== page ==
(Photo shows Alex Waldmann as Jasper and Paul Rider as Old Merrythought in The Knight of the Burning Pestle. Photo by Alastair Muir)
I would say that a visit to the Sam Wanamaker Playhouse is a delightful experience. Without doubt, it is a beautiful little theatre, with its oak interior and the candelabra hanging over the stage. What is particularly special about the space is that there is a feeling of intimacy and the audience is positioned so they look across at each other. As the space is so alluring, the challenge might be to engage the audience in the performance, rather than the audience feeling that it is the visit to the space which is the main attraction.
It’s true that some views are a little problematic and sitting on the benches can at times be uncomfortable. Having said this, I really like some of the Pit seats. They are not as expensive as some of the Lower Gallery seats, and some of them have a very nice view, especially those on row D.
The theatre opened in January with a production of John Webster’s The Duchess of Malfi and this has been followed by Francis Beaumont’s The Knight of the Burning Pestle. Both plays were very good choices in which to show off the space and experiment with how candlelight can be used to light the productions.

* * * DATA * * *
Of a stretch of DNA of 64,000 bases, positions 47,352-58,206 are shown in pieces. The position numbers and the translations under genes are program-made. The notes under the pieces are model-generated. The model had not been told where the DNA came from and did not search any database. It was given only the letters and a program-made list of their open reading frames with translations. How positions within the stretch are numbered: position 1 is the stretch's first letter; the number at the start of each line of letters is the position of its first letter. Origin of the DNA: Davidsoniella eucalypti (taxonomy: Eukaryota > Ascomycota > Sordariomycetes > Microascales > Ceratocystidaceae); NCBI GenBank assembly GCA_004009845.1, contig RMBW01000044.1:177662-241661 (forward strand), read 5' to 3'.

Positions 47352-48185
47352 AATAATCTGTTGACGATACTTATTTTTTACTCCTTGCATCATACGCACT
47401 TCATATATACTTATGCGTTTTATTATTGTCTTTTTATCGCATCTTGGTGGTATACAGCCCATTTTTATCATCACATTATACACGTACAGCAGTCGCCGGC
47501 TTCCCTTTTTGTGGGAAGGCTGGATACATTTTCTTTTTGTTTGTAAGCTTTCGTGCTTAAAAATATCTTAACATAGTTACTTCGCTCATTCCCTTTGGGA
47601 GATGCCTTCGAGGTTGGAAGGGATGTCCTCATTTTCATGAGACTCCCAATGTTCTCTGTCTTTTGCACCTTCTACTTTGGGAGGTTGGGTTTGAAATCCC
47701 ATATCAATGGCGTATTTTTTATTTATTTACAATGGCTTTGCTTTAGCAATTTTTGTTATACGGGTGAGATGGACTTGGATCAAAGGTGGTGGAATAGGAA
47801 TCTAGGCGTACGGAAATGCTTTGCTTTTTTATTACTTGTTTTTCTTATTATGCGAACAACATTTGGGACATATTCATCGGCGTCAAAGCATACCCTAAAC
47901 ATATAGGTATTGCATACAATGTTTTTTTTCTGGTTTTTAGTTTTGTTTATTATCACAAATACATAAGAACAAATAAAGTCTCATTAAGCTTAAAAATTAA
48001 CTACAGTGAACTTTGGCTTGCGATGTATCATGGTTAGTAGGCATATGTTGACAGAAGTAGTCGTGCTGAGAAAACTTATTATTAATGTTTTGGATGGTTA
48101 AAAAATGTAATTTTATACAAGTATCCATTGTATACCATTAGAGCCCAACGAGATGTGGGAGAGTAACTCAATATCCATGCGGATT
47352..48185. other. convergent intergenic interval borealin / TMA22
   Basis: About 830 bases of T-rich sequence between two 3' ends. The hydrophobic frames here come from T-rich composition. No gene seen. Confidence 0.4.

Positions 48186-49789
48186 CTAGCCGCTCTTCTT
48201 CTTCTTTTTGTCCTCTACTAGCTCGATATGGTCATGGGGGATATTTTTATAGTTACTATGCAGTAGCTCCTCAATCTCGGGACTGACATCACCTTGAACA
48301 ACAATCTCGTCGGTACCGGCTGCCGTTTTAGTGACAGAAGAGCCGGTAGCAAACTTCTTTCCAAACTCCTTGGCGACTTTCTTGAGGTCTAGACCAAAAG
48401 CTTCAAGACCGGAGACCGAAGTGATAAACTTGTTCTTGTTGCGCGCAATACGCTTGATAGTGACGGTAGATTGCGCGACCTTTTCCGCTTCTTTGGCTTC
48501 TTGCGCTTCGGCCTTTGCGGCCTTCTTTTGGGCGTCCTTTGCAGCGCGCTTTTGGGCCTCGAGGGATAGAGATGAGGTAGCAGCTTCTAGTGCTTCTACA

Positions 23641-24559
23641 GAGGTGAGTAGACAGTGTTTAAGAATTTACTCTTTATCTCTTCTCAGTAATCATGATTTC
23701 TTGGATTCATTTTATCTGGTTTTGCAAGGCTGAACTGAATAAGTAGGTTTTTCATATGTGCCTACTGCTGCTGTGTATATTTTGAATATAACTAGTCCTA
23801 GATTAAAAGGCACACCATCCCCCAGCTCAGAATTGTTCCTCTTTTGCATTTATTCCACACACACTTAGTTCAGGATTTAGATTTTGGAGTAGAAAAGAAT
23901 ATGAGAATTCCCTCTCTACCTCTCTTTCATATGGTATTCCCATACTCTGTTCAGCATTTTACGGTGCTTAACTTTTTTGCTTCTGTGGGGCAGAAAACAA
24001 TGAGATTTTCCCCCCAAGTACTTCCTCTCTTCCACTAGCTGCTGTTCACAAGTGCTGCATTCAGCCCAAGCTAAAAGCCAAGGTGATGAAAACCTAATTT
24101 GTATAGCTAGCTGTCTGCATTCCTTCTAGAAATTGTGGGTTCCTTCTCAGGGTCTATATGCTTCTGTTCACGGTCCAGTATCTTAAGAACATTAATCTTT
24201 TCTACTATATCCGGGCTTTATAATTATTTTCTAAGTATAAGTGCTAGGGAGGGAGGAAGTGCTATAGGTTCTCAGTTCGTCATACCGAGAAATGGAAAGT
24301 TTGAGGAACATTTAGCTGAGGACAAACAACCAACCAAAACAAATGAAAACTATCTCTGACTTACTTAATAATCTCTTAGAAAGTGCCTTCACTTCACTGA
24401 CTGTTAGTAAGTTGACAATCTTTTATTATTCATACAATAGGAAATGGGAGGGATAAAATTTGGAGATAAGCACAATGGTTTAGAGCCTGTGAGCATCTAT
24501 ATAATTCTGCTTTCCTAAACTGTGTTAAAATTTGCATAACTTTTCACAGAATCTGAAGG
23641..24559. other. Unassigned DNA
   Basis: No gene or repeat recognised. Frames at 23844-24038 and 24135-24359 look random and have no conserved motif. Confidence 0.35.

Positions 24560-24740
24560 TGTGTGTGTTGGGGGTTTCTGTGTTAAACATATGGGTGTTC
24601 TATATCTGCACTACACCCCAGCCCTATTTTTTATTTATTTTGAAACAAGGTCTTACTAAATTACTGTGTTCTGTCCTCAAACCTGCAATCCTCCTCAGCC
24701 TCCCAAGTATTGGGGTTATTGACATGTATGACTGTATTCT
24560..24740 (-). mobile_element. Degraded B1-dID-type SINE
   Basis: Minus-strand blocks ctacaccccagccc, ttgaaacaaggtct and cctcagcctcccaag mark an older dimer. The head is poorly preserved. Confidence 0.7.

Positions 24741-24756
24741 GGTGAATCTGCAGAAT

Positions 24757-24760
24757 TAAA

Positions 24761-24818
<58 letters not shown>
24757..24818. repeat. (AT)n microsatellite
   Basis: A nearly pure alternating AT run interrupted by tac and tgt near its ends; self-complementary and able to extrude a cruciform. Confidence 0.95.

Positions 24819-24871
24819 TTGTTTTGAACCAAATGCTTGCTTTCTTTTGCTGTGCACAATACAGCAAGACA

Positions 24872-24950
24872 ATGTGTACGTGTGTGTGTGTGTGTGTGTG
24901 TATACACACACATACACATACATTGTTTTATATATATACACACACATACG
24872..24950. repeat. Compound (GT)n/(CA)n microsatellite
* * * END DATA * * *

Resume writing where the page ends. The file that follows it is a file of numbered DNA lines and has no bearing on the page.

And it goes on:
The Duchess of Malfi seemed to tick all the boxes in terms of how you might use the theatre in its historical context. There were candles shinning on the Duchess’s dress to make the jewels sparkle as they caught the light, a scene played in the dark, and the impression of daylight through opening shutters at the back of both upper and lower galleries. There was also a sense of the actors making the most of the whole theatre space, rather than just using the stage itself. The play opens with a banquet taking place in the inner stage. Characters entered onto the stage through the Pit, spoke lines from the upper balcony, and used the outer space behind the galleries to great effect. The use of the Upper Gallery for the echo scenes was particularly successful. There was music and song, and the traditional Globe dance at the end.
I felt that The Duchess of Malfi was a very good production of one of my favourite plays which explores psychological torture. David Dawson gave a stellar performance as Ferdinand. He brought a mixture of humour and horror to the role and as he grew in confidence directed lines at the audience and was successful in creating some connection between audience and space. Gemma Arterton, as the Duchess, did a good job, but she could be a little bit too fragile at times, and embraced her death with a serenity that in many ways took away any sense of a tragedy taking place. In a q and a session (16th February), Arterton talked about how at the moment she seduced Antonio (Alex Waldmann) she was at the same time flirting with the audience. I thought this was a nice touch, but a little too subtle to have a great effect. Alex Waldmann was excellent as Antonio and it was really easy to believe that he really loved the Duchess. Though the Duchess seemed to have the upper hand in most of their life, and it felt like he was always the steward, he was the master in the bedroom, and a good father to the children. Waldmann did very well with a part that can be rather limited, and gave Antonio a presence that made his death feel like a waste. There were some lovely moments of stage business as well, such as the body of the dead Duchess brushing against Antonio as he enters for his next scene.